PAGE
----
By the 1970s, the term had turned into offensive slang and had expanded its meaning to mean bigoted, loutish and opposed to modern ways, and was often used as a term to attack Southern white conservatives and racists.
The United Mine Workers of America (UMW) and rival miners' unions appropriated both the term redneck and its literal manifestation, the red bandana, in order to build multiracial unions of white, black, and immigrant miners in the strike-ridden coalfields of northern and central Appalachia between 1912 and 1936. The origin of redneck to mean "a union man" or "a striker" remains uncertain, but according to linguist David W. Maurer, the former definition of the word probably dates at least to the 1910s, if not earlier. The use of redneck to designate "a union member" was especially popular during the 1920s and 1930s in the coal-producing regions of southern West Virginia, eastern Kentucky, and western Pennsylvania, where the word came to be specifically applied to a miner who belonged to a union.
The term can be found throughout McAllister Coleman and Stephen Raushenbush's 1936 socialist proletarian novel, Red Neck, which recounts the story of a charismatic union member who says to his girl, "I'm not much to be proud of. I'm just a red necked miner like the rest."
The earliest printed uses of the word red-neck in a coal-mining context date from the 1912-1913 Paint and Cabin Creeks strike in southern West Virginia and from the 1913-1914 Trinidad District strike in southern Colorado. According to folklorist George Korson, non-union miners derisively called strikers "rednecks" in the Appalachian coalfields. The word refers to the red handkerchiefs that striking union coal miners in both southern West Virginia and southern Colorado often wore around their necks or arms as a part of their informal uniform.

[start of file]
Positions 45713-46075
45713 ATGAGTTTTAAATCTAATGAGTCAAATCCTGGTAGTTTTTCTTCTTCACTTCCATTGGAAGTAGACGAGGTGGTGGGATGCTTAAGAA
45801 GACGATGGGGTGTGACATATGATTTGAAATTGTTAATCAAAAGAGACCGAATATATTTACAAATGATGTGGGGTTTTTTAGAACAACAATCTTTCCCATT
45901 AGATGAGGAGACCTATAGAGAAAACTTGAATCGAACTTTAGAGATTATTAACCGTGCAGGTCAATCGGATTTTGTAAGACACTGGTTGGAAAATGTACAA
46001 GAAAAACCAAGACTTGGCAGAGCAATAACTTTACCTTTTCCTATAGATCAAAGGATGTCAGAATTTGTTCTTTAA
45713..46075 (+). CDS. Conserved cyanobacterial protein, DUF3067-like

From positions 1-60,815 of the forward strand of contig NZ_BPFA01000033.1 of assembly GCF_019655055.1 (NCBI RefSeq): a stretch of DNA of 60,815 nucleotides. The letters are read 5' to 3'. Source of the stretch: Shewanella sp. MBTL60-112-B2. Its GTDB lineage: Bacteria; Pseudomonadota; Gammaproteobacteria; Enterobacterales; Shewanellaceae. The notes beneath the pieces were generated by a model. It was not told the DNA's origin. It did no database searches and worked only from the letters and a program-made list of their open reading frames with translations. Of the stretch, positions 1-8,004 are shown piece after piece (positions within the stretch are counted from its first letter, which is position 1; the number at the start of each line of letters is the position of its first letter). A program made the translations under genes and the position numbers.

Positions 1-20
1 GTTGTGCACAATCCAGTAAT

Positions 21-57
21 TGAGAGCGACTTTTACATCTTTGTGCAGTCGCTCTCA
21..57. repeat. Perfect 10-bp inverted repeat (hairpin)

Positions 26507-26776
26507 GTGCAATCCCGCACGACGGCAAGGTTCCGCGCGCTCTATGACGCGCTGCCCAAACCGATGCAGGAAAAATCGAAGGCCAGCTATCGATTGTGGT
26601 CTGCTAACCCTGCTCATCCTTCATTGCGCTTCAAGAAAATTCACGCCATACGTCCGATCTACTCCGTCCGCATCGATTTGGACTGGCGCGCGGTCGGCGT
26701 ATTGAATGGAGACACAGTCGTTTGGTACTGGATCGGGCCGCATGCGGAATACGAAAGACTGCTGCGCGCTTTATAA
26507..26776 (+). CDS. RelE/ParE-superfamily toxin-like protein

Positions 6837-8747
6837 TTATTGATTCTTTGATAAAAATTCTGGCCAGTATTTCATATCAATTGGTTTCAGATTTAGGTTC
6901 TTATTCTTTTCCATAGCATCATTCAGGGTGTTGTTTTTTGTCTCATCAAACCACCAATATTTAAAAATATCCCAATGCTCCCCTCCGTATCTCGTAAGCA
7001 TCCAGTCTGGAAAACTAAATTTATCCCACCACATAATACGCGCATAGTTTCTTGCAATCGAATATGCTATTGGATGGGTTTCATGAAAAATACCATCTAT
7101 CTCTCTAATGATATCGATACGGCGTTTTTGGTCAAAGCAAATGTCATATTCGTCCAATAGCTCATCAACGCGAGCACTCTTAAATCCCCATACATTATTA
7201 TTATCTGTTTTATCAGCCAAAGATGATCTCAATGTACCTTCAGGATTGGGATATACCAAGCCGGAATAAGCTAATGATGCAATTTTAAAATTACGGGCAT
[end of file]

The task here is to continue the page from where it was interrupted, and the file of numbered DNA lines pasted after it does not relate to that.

Late 20th and early 21st century
Late 20th century writers Edward Abbey and Dave Foreman use "redneck" as a political call to mobilize poor rural white Southerners. "In Defense of the Redneck" was a popular essay by Ed Abbey. One popular early Earth First! bumper sticker was "Rednecks for Wilderness". Murray Bookchin, an urban leftist and social ecologist, objected strongly to Earth First!'s use of the term as "at the very least, insensitive".
But many members of the Southern community have proudly embraced the term as a self-identifier. Among those who dispute that the term is disparaging, Canadian Paul Brandt, a self-identified redneck, says that primarily the term indicates independence.